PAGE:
Notice: This Summary Order May Not Be Cited As Precedential Authority, but May Be Called to the Attention of the Court in a Subsequent Stage of This Case, in a Related Case, or in Any Case for Purposes of Collateral Estoppel or Res Judicata. See Second Circuit Rule 0.23.federal Deposit Insurance Corporation, As Receiver of Thenew Connecticut Bank and Trust Co., Plaintiff-appellee, v. Samuel Y. Golding, Defendant-appellant, 104 F.3d 349 (2d Cir. 1996)

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US Court of Appeals for the Second Circuit - 104 F.3d 349 (2d Cir. 1996) Sept. 11, 1996

Samuel Y. Golding, pro se, Indian Wells, CA.

Donald E. Frechette, Edwards & Angell, Hartford, Conn.

Present: CARDAMONE, CALABRESI, Circuit Judges.* 


This cause came on to be heard on the transcript of record from the United States District Court for the District of Connecticut and was argued by appellant pro se and submitted by counsel for appellee.

ON CONSIDERATION WHEREOF, IT IS HEREBY ORDERED, ADJUDGED AND DECREED that the judgment of the District Court is hereby AFFIRMED.

Samuel Y. Golding appeals, pro se, from the February 12, 1996, judgment of the District Court, granting summary judgment in favor of the plaintiff Federal Deposit Insurance Corporation, as receiver for the New Connecticut Bank and Trust Co. The judgment awards the FDIC $5 million plus interest, costs, and fees, for a total of $6,118,675.40. Golding was sued on his personal guaranty of certain corporate obligations that have not been paid.

On appeal, Golding renews his claim that the FDIC was obliged to pursue various collateral and other obligors before seeking to collect on Golding's guaranty. However, the plain terms of the guaranty refute this contention. The guaranty explicitly states that the creditor "shall have no duty to collect ... any collateral ... nor to preserve any rights against other parties...."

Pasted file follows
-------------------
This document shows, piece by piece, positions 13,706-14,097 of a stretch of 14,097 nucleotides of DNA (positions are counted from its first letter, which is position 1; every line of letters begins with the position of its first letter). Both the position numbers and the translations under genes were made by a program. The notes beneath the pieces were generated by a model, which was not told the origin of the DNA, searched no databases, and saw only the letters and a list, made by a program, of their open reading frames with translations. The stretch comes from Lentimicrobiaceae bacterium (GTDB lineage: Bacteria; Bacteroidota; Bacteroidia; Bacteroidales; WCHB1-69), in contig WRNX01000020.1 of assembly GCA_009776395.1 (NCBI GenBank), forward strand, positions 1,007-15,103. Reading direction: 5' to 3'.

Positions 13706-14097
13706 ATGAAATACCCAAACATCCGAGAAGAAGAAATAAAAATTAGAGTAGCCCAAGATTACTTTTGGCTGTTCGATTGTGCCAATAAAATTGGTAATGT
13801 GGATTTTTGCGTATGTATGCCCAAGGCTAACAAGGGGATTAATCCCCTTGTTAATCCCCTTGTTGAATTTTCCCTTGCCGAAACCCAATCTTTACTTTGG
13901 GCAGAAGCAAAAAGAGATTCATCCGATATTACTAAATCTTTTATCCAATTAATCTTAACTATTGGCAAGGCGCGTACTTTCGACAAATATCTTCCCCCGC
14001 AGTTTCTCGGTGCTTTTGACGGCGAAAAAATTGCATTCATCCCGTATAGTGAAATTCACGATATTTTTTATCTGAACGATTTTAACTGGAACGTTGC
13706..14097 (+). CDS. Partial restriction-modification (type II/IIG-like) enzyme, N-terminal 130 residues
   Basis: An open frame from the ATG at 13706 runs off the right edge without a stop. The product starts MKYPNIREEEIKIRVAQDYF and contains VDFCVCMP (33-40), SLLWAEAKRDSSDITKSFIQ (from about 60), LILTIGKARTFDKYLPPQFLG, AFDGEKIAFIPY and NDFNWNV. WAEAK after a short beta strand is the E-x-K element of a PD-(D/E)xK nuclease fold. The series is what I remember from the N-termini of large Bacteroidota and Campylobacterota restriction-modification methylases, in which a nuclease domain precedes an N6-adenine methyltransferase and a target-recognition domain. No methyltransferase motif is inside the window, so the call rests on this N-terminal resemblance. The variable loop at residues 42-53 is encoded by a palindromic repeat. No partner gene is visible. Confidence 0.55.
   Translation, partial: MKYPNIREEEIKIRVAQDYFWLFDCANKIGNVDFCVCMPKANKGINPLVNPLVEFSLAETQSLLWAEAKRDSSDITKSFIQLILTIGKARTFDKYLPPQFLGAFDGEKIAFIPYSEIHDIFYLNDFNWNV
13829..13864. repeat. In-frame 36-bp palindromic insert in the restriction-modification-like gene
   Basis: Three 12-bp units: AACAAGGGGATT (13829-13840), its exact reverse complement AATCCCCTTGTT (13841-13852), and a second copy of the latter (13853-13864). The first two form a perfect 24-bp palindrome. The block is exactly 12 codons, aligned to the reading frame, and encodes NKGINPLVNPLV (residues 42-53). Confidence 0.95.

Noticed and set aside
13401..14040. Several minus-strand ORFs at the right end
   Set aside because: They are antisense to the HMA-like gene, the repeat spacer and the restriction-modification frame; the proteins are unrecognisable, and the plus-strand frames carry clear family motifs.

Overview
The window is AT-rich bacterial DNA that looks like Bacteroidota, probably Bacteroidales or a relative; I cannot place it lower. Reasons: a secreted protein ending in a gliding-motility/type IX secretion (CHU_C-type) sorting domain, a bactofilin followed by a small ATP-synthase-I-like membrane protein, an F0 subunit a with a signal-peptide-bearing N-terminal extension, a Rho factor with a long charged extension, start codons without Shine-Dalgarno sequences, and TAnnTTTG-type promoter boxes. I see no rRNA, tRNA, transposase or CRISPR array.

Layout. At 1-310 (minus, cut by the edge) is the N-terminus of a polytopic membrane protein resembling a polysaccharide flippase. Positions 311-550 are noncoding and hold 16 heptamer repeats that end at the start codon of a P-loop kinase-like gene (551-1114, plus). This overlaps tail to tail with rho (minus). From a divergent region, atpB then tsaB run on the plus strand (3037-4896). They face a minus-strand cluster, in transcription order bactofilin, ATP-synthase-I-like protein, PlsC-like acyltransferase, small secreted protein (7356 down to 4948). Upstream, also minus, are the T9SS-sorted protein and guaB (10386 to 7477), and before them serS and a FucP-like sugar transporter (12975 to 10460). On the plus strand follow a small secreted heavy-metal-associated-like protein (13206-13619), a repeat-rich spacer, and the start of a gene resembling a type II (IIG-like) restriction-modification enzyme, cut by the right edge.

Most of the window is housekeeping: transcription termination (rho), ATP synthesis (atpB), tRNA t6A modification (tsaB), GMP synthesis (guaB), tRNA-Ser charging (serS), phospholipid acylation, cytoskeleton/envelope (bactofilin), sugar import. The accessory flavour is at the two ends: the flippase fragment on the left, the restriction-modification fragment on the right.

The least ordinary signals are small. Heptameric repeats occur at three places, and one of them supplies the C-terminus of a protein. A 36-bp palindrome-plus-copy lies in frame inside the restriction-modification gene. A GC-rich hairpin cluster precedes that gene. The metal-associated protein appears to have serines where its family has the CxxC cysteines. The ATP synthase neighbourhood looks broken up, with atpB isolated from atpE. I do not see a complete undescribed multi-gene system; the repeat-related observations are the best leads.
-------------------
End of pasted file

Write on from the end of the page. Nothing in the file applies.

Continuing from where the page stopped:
Golding also renews his claim that it is unfair to permit the pending action after a prior state court action between the parties was dismissed for lack of prosecution. However, under state law, a state court action dismissed for want of prosecution, see Conn. Practice Book § 251, is not an adjudication on the merits entitled to res judicata effect. See Morelli v. Manpower, Inc., 29 Conn.App. 132, 137 (1992).

No trial was required, since undisputed facts demonstrated that the plaintiff was entitled to judgment.

 *

Honorable Jon O. Newman, Chief Judge, originally a member of the panel, recused himself prior to oral argument, and the appeal is being disposed of by the remaining members of the panel, who are in agreement. See Second Circuit Local Rule § 0.14(b); Murray v. National Broadcasting Company, 35 F.3d 45 (2d Cir. 1994)